Citroen Ami Review |  The quirky quadricycle is a break from the norm

Citroen Ami Review | The quirky quadricycle is a break from the norm

The Citroen Ami is a luxury and fun car with very few used cases in the UK. With a short range and low top speed, it will be restricted to use in dense urban environments. Ami may appeal to businesses looking to use its crowd-drawing appearance to promote their brands, or for use in last-mile delivery services, but it costs more than other mobility solutions.


The Citroen Ami is completely different from anything you may have seen before. While the concept of an affordable electric city car isn’t new – there’s been the Riva G-Wizz and the Renault Twizy, to name just a couple – the Ami’s boxy styling gives it a unique look.

Within minutes of running Ami you will realize that everyone is listening. It is definitely a car that turns heads.

To save money, the front and back panels are the same part. It’s the same story with doors, that’s why one opens ‘suicide’ style with a hinge set back and another opens conventional style.

It’s officially a ‘light bike’, designed to meet the needs of urban mobility and last-mile delivery. The light and simple design means it is suitable for car sharing and fleet use.

Prices start at £7,695, for a two seater, and £7,995 for a single Ami Cargo seat.

There are a variety of pack options, which include mainly colored plastic pieces, but also some useful storage solutions.

Comfort and practicality

Ami has a surprisingly spacious interior, thanks to the boxy design. Although it is only 2.4m long, there is plenty of room for two passengers inside.

Without the boot, the luggage space is even smaller. The Ami’s carrying capacity is limited to whatever you can fit in it. There is a large flat dashboard, which functions as a shelf, with many storage pockets. There is also a hook that can be used to hang a bag or jacket.

If you choose Ami Cargo then the passenger seat will be replaced by a large storage area offering 260 liters of space and a load of 140Kg.

There is no sound insulation inside the Ami, or even carpets, so the insulation levels are low. When driving it produces a constant whine, which can be a little annoying. The side window is split and hinged, allowing the bottom to be open for airflow.

There is no air conditioning on board, either, so the cabin will be very hot in the summer. The base heater is installed, however, to remove the windows.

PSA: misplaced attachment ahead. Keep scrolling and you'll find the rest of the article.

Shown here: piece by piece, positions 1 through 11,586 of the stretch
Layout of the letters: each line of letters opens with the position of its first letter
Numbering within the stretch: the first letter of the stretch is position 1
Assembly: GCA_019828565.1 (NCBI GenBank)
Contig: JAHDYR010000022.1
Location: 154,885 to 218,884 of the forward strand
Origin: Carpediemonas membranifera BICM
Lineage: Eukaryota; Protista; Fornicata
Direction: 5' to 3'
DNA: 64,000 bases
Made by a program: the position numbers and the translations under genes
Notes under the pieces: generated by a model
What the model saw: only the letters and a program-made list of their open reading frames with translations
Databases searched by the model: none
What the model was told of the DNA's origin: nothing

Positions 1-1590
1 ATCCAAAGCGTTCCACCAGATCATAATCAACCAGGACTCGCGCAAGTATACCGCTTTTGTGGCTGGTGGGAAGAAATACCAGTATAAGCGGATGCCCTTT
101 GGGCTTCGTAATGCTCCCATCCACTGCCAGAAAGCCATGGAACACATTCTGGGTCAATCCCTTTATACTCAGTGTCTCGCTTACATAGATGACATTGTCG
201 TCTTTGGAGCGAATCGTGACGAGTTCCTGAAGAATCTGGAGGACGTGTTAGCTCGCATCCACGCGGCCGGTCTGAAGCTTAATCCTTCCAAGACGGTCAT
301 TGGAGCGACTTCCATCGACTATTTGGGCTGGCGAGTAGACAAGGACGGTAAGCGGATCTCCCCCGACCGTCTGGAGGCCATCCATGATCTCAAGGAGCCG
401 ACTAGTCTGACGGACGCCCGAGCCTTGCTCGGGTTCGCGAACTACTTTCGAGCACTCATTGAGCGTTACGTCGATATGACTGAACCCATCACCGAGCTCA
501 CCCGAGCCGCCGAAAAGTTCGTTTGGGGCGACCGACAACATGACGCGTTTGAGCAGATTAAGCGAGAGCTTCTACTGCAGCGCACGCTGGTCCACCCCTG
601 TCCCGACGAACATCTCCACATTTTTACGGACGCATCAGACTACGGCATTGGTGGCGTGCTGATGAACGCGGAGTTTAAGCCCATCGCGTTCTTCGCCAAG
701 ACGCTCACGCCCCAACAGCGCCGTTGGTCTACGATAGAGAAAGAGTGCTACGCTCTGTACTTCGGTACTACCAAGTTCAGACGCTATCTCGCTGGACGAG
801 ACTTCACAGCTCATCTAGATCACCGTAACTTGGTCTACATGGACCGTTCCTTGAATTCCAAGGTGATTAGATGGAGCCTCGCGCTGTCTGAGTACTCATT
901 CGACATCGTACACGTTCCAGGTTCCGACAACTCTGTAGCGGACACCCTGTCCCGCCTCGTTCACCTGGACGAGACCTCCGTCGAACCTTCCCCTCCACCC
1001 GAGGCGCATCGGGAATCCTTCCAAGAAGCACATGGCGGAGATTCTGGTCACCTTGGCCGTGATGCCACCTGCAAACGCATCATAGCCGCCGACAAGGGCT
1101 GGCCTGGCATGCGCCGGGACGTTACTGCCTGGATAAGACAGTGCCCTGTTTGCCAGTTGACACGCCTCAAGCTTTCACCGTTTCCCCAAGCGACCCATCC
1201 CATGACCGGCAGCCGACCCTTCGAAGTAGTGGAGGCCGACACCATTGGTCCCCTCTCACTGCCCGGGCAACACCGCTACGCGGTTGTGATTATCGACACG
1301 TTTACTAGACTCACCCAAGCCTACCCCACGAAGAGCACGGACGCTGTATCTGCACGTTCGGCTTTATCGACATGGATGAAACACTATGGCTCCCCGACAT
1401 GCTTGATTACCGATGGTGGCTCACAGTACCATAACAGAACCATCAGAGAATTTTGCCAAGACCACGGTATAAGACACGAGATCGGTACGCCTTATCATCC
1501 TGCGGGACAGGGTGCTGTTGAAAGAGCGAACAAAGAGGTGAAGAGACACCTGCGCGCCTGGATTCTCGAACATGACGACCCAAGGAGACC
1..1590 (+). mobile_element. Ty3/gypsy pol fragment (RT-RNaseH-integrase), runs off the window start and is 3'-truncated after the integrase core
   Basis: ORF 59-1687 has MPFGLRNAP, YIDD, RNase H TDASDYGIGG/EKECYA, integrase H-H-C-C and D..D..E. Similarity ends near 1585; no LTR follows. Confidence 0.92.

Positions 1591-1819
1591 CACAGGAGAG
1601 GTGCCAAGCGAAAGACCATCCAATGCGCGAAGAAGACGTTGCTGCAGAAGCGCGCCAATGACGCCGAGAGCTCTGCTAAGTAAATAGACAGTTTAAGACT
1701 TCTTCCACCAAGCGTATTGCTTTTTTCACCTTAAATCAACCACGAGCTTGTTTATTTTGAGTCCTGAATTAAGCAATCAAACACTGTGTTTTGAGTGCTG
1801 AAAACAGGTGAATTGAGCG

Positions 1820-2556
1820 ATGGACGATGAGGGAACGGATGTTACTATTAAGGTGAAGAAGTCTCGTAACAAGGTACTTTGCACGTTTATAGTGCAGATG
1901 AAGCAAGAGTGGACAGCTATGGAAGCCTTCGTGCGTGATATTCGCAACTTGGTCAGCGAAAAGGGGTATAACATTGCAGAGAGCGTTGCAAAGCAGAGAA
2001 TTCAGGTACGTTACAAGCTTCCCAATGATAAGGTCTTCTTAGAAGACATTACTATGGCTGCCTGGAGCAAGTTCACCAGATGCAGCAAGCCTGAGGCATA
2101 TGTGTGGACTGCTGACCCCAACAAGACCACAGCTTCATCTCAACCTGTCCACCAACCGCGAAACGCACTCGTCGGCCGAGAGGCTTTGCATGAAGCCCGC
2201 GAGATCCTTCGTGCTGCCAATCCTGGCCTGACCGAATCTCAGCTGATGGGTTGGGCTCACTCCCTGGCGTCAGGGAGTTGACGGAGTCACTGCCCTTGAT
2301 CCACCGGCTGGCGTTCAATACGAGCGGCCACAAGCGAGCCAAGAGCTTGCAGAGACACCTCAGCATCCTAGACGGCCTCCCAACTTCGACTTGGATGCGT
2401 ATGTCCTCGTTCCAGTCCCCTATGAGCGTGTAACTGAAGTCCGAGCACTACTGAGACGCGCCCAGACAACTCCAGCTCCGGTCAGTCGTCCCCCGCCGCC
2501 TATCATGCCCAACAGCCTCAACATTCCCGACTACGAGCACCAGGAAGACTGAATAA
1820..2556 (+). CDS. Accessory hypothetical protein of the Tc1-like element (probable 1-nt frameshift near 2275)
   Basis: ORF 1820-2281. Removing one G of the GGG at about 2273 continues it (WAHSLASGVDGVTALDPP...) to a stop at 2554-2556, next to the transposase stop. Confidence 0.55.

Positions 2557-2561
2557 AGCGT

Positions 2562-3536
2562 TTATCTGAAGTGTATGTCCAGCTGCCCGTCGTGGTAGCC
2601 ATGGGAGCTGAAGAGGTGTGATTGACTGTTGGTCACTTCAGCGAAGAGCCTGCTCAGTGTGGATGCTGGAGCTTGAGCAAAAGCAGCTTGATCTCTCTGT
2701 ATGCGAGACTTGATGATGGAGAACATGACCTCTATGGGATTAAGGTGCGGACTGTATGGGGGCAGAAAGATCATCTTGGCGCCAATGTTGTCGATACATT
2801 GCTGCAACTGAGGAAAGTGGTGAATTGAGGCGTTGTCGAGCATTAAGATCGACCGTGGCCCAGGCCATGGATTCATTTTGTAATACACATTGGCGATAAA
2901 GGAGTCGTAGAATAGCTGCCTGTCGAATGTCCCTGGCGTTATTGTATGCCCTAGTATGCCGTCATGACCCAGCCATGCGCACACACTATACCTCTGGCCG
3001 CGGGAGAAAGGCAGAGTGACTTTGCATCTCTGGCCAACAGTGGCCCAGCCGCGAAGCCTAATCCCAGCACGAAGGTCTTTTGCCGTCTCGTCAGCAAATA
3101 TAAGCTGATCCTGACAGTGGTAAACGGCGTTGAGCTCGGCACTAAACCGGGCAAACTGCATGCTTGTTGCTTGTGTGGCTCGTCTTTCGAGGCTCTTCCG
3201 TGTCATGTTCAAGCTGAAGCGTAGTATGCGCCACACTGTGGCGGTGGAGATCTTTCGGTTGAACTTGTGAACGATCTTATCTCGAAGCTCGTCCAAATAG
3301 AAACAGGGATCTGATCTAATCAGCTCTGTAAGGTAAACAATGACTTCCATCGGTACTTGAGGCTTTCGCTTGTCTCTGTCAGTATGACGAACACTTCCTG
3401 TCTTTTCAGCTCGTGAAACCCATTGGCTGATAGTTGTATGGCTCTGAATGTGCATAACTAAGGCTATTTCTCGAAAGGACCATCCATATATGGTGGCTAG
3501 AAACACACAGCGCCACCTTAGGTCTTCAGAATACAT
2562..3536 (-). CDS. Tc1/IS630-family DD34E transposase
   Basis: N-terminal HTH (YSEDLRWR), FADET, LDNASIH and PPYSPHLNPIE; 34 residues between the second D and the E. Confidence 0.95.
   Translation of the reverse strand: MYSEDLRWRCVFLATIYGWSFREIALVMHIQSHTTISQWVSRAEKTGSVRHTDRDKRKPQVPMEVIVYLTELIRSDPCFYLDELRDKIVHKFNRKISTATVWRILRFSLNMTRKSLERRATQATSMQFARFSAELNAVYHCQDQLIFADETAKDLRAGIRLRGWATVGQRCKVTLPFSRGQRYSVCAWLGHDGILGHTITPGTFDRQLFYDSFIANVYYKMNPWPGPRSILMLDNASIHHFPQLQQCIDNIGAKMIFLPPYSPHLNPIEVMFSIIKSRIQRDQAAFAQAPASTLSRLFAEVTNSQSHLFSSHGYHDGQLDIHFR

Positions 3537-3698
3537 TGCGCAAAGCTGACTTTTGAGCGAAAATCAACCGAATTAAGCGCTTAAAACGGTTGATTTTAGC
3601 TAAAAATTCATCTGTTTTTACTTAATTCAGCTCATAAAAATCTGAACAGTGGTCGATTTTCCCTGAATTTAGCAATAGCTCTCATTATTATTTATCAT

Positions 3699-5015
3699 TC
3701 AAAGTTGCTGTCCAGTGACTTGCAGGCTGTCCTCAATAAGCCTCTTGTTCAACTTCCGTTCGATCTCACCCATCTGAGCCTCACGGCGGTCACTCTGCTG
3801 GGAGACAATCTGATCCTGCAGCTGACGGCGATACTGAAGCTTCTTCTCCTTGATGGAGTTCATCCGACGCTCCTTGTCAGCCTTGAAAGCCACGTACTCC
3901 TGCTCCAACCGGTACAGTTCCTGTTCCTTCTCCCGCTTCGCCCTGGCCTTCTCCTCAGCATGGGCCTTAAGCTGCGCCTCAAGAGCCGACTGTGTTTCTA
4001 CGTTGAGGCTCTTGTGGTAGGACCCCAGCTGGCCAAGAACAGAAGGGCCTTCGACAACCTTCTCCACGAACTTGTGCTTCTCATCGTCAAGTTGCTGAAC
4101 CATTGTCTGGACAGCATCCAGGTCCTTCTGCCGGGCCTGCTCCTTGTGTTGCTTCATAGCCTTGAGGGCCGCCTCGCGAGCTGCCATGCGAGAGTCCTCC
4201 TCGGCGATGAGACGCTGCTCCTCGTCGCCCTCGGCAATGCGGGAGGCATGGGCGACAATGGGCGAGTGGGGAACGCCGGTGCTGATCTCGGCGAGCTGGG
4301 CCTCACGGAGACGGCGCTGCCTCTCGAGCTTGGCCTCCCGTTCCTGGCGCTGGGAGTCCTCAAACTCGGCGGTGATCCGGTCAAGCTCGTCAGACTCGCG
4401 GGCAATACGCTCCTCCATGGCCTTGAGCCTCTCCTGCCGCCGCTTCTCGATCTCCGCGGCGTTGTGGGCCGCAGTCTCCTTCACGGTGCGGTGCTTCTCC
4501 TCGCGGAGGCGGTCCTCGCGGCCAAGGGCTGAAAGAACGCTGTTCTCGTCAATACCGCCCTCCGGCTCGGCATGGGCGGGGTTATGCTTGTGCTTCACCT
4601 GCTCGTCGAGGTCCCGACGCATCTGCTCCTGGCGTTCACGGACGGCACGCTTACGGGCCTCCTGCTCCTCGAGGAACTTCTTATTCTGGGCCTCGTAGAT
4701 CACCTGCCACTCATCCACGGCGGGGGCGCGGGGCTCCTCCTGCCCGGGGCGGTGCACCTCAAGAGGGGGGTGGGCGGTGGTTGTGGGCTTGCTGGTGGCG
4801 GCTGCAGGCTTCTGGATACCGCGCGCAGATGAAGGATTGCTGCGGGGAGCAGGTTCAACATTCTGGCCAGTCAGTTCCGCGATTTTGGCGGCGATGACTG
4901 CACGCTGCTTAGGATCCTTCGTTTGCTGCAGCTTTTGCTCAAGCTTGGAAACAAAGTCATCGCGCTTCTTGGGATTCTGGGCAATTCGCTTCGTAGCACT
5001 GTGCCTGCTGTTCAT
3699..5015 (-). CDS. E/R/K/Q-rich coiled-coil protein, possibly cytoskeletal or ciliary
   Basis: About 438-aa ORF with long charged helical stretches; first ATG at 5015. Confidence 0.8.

If you find the prospect of Ami a little claustrophobic, then Citroen also offers the MyAmi Buggy, which has no doors at all and a sunroof.

Ami seats are made of plastic and have small areas of padding to provide comfort. The seats are very hard and unsupportive. Only the driver’s seat can be adjusted, for forward or backward motion.

Security and technology

As the Ami is classified as a quadricycle, it does not have to meet the same regulations as other vehicles. No airbags, ABS or traction control. The car does not have a Euro NCAP safety rating. It is probably safer than walking or being on a two-wheeler.

There is also not much in the way of technology. Ami is unlocked and started using a standard metal key, without a remote fob or central locking. In terms of infotainment, it’s the same as the smartphone you choose to attach to the dashboard-mounted holder.

For audio, Citroen will sell you a Bluetooth speaker which is located in the car’s cup holder.

A small digital readout above the steering wheel provides speed and various information to the driver.

Ability to drive and range

Ami is powered by an 8PS electric motor. Yes, eight horses! It uses a 5.5kWh battery, giving a WLTP range of 46 miles.

Compensating for the lack of safety measures on board is a top speed of just 28mph and don’t expect to reach that speed – the official 0-28mph acceleration time is 10 seconds.

If you run Ami at Vmax, her range will decrease at an alarming rate. As we drove around, it was estimating about 28 miles from a charge.

With a standard suspension setup, the Ami rides aggressively over bumps and potholes. Citroen missed a trick here by not using its Advanced Comfort suspension technology for the Ami.

Citroen MyAmi Buggy

The steering is quite vague and underpowered, but the 14-inch wheels aren’t too hard to turn.

In urban environments the low seating position can leave occupants feeling a little intimidated by other vehicles on the road. Although it attracts a lot of attention to itself, so there is a possibility that it will not be noticed.

The Ami is very easy to drive, basically a step up from a golf cart. UK regulations mean it can only be driven on a public highway and cannot use cycle paths, pavements or other pedestrian areas. In congested areas it means that the Ami has no advantage over other vehicles, as it is not narrow enough to weave through traffic like a motorcycle can opener.

Company car rent and running costs

The Citroen Ami is technically the cheapest new car on sale in the UK, by a regular manufacturer. But, it is still quite expensive due to its limited capacity on UK roads.

It’s unlikely that many consumer selectors will choose the Ami as their company car, but if they do it will attract a 2% capital gains tax rate and cost around £2.50 a month for a 20% taxpayer.

Running costs for a four-year cycle are 23p per mile.

Charging speed

Ami takes about three hours to fully charge using a wall box or three-pin plug.